FCC Wants to Tax ‘Net Phones

They want to make sure anyone who talks over the Internet pays the tax to subsidizes people who can’t afford phones (because you know… having a phone is a right). I love this quote:

The discrepancy has the industry scratching its head, Kohlenberger said. “The FCC’s efforts on VoIP are like trying to solve traffic and energy problems by stifling the rollout of energy-efficient hybrid vehicles, while subsidizing SUVs,” he said.

Indeed, why should I have to subsidize someone’s way more expensive land-line when I’m taking advantage of the free market to find the cheapest phone carrier (Skype in my case)?

This seems like it’s a slippery slope between taxing for the sake of subsidy and someday taxing instant messages and data packets to give people free Internet, but far be it for me to see anything positive about another dumb tax. And here I thought we were winning the phone tax war.

4 Comments
  1. That would be the Universal Service Fund, and it’s little more than yet another welfare program.

  2. Oh dear god, is there no way to end the unconstitutional madness instituted by the FCC? I mean for fucks sake, it’s right there in the constitution, “Congress shall make no law” and so what, the presidnt issues an executive order and that makes it kosher? And just how many presidents have we had since that order was issues, about 8? and none of them have had the courage to bring about an end to the FCC? Hell, the current administration has just increased FCC fines tenfold.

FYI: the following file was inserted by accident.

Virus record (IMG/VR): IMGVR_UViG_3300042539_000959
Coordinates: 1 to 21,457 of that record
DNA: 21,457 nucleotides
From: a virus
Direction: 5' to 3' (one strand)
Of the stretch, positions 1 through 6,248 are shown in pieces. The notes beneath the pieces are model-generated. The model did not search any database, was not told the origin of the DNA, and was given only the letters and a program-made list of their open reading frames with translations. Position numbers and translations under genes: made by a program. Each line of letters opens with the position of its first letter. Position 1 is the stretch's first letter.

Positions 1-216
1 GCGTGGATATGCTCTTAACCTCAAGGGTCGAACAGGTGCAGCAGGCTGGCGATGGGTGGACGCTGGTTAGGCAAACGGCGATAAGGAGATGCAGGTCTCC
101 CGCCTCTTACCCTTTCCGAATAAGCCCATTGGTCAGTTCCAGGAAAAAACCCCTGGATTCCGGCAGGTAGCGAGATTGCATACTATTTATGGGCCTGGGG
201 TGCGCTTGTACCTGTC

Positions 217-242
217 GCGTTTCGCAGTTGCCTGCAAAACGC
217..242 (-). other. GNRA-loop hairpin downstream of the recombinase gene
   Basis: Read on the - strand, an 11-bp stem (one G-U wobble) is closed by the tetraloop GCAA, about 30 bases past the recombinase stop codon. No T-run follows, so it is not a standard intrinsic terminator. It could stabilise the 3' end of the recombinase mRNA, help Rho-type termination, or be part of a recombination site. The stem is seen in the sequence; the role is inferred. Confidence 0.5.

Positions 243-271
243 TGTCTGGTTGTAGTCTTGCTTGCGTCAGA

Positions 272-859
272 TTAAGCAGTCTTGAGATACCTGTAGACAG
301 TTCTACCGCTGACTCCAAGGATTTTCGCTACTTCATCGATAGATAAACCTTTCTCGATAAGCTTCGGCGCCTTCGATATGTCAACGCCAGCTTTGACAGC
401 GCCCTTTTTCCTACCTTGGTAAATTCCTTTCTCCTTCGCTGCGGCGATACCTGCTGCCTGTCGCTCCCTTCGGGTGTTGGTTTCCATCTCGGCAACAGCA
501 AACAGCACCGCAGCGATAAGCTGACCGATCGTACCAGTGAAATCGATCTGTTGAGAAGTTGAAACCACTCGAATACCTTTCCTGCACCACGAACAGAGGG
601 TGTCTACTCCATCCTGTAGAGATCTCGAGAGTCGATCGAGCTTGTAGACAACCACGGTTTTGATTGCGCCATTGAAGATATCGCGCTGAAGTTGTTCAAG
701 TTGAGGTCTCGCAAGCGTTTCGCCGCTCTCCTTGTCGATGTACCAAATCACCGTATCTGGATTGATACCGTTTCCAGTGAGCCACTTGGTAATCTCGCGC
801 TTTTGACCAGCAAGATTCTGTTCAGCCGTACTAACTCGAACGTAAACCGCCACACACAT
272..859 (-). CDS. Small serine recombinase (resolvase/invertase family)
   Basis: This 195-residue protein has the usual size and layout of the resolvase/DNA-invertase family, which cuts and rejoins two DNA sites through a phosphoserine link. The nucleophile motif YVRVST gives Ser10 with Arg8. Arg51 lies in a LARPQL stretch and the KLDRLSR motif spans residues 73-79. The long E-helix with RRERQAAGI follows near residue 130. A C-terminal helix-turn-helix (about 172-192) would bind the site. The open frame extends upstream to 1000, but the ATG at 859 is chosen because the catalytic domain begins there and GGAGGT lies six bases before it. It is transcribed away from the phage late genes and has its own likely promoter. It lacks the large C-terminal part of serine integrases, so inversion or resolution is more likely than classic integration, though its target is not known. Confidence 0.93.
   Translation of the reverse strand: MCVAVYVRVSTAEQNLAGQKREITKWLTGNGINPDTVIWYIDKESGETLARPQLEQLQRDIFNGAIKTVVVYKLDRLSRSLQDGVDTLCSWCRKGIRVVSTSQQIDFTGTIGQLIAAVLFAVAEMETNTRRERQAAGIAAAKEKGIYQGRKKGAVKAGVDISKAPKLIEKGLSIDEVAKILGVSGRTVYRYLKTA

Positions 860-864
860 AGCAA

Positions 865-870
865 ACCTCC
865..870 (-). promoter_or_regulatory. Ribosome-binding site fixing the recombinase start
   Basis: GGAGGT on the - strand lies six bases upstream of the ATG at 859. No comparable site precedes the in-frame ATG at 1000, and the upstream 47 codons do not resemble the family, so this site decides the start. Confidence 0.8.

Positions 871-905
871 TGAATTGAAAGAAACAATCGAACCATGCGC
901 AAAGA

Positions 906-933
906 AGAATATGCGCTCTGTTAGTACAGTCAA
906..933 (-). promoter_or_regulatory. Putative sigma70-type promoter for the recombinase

I, myself have been trying to work arround tham, I formed a religius entity so as to be able to run a radio/tv station, but now my research is telling me internet radio/tv is the future. My question is, how long before teh FCC sticks it’s dirty brown nose into my business in that format?

    I hate the FCC, did I make that clear? If I could, I’d dissolve their existence beyond tha ability of memory to recall.

  3. Well, the thing is, where I live if not for subsidies there would be no telephones. There simply aren’t enough people per mile of line to make a profit. My current phone service comes from a non-profit co-op initially funded by the Universal Service Fund.

    This phone line- which is also my Internet line- still uses the copper wire that was laid down in 1960, when phone service first came to the area. Broadband is not now, nor is it ever, coming here- thus no VoIP phone. I have a cel phone… but due to lack of transmission towers, it doesn’t work within twenty miles of my home, which means I’m paying roughly ten dollars per minute used per month.

    I could argue that there’s a vital need for emergency communication- fires, floods, accidents, murders, thefts- for those who live in rural areas, and that government has an interest in this communication. Instead I’ll just say this: without this subsidy, no company would run a line within miles of my house.

  4. Kris — dump both and look into investing into satellite phones.

    If you’re already paying $10.00/month, might as well be able to use them *ANYWHERE* — right?

    Broadband won’t come there, but DSL can and probably is already available.

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